The popular story of how low-carb diets work goes something like this: Reducing your carbohydrate in...
Let me introduce myself. My name is Mark Sisson. I’m 63 years young. I live and work in Malibu, California. In a past life I was a professional marathoner and triathlete. Now my life goal is to help 100 million people get healthy. I started this blog in 2006 to empower people to take full responsibility for their own health and enjoyment of life by investigating, discussing, and critically rethinking everything we’ve assumed to be true about health and wellness...Tell Me More
For today’s edition of Dear Mark, I’m answering two questions. First, since glycine is often cited as the main reason to consume gelatinous meats and take collagen hydrolysate supplements, couldn’t we just take supplementary glycine? Are we missing anything if we go that route? And second, I riff off a great comment from last week’s post on financial security.
Let’s go:Read More
Sure, this post comes right on the heels of Cyber Monday…but is there ever a perfect time for a message like this? Yes, I run a business, but I still don’t mind kicking the cultural hornet’s nest. Some things don’t change.
But that doesn’t mean there isn’t contradiction. Here I am doing my own holiday shopping today (don’t tell Carrie)—and offering my own deals to those who are interested. The holidays—with all the shopping and parties and prep—are fun. No doubt. Simultaneously, I know financial stress takes a major toll this time of year, and it doesn’t have to be that way.
I’ve taken up the subject of adaptogens over the last several weeks, and today I’m wrapping it up with two of my favorites: Rhodiola rosea and Bacopa monnieri.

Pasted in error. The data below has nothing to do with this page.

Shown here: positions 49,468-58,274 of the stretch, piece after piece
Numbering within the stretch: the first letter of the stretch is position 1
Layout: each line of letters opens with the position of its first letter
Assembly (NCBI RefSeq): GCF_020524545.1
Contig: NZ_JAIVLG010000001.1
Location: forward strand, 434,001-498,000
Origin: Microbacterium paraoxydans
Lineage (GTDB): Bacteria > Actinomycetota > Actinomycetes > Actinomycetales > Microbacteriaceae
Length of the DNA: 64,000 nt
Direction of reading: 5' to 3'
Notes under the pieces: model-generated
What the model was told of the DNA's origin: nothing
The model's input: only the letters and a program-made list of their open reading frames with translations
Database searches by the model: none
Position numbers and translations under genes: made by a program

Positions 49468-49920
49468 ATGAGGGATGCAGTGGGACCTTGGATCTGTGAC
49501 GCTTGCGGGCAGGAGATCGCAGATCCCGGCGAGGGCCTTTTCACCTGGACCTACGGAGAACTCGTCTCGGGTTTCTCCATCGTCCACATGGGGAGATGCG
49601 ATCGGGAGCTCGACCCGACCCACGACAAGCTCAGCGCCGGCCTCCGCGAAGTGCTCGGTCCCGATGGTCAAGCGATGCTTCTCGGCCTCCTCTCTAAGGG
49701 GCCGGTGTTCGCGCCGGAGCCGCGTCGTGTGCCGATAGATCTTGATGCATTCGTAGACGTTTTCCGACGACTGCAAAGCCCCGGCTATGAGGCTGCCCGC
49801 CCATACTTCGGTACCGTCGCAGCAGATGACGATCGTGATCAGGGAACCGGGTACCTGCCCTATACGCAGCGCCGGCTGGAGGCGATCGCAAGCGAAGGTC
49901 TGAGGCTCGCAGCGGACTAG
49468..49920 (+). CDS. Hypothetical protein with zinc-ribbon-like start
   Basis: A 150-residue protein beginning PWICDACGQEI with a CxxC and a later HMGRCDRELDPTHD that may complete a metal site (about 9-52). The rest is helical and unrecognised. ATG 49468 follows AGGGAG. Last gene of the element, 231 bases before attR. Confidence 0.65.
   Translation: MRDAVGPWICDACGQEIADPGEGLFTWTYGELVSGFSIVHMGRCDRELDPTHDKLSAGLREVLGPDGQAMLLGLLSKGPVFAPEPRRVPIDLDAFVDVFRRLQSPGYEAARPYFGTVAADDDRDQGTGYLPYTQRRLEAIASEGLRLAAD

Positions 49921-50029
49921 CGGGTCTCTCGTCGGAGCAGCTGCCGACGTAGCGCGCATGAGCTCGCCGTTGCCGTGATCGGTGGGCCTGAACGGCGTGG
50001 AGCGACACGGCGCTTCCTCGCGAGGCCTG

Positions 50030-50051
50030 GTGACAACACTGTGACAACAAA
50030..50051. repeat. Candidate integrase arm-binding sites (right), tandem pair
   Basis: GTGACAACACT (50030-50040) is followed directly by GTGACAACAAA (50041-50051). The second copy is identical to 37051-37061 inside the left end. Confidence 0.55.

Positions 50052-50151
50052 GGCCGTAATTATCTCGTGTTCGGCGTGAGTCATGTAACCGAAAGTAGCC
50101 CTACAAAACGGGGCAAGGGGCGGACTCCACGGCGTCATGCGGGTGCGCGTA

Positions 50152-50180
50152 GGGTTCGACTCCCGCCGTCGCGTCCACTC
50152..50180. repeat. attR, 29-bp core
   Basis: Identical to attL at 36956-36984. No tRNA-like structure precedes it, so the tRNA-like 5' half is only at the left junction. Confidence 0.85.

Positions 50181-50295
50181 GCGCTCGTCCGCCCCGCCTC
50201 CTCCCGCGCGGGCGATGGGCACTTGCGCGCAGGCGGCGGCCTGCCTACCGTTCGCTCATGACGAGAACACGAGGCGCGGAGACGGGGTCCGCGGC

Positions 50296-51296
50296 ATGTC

Primal aficionados from way back will know that I’m a big fan of Rhodiola rosea. It’s an integral component of one of the original Primal Blueprint supplements, Primal Calm. It’s a formula I put together for my own needs and eventually decided to offer in the supplement line. (That seems to be how I come up with things, I suppose….) I’ve written in the past about stress being one of the issues I’m still working on in my Primal life, and adaptogens have been a useful tool I’ve employed. Living with an ancestral template doesn’t preclude being scientifically resourceful.
But let’s dig into these final two players….
The microorganisms that reside in, on, and around our bodies influence almost every facet of our well-being. Part of maintaining microbiome health is maintaining homeostasis. Another is supporting diversity.
Our goal, then, is to improve our microbiological real estate in the many areas of the body that commensal and symbiotic bacterial like to put down roots—the gut, mouth, lungs, skin, reproductive organs, and so on. The average Primal enthusiast is well-versed with the role of food choices and smart supplementation (although research is always uncovering new wrinkles—more on this to come).
I thought I’d give a little attention to some of the other basic practices that can influence microbial diversity and homeostasis. There are more answers and nuances than I can cover today, but let’s start with some of the fundamentals.
Today’s guest post is offered up by Jessica Gouthro of PaleoHacks.com. I feel like midsummer calls for some good R&R. Enjoy the chance to kick back and relax with her routine, everyone.
A simple restorative yoga practice can teach you to truly relax your body, tune in with your breath, and calm your stressed-out mind.
Restorative yoga uses props to aid in physical, mental, and emotional relaxation.
As you do these poses, keep in mind the goal is not to “work hard” like you might do in a traditional flow yoga class. The goal is to get comfortable, hold still, and allow your mind to slow down and the tension to release from all areas of your body.Read More
Conventional wisdom teaches us to accept our fate when it comes to hair loss. “Runs in the family,” we’re often told—and sometimes it does (but that’s usually not the full story). “It’s just part of getting older,” people say, too—and there we again find only partial truth at best.
But the Primal path is one of thoughtful scrutiny, not blind acceptance. While most people would file hair loss under aesthetic concerns (ranging from neutral to negative depending on social norms and personal views), it’s not always that innocuous. Let’s look today the bigger picture behind hair loss and the situations in which it signifies a genuine health concern.Read More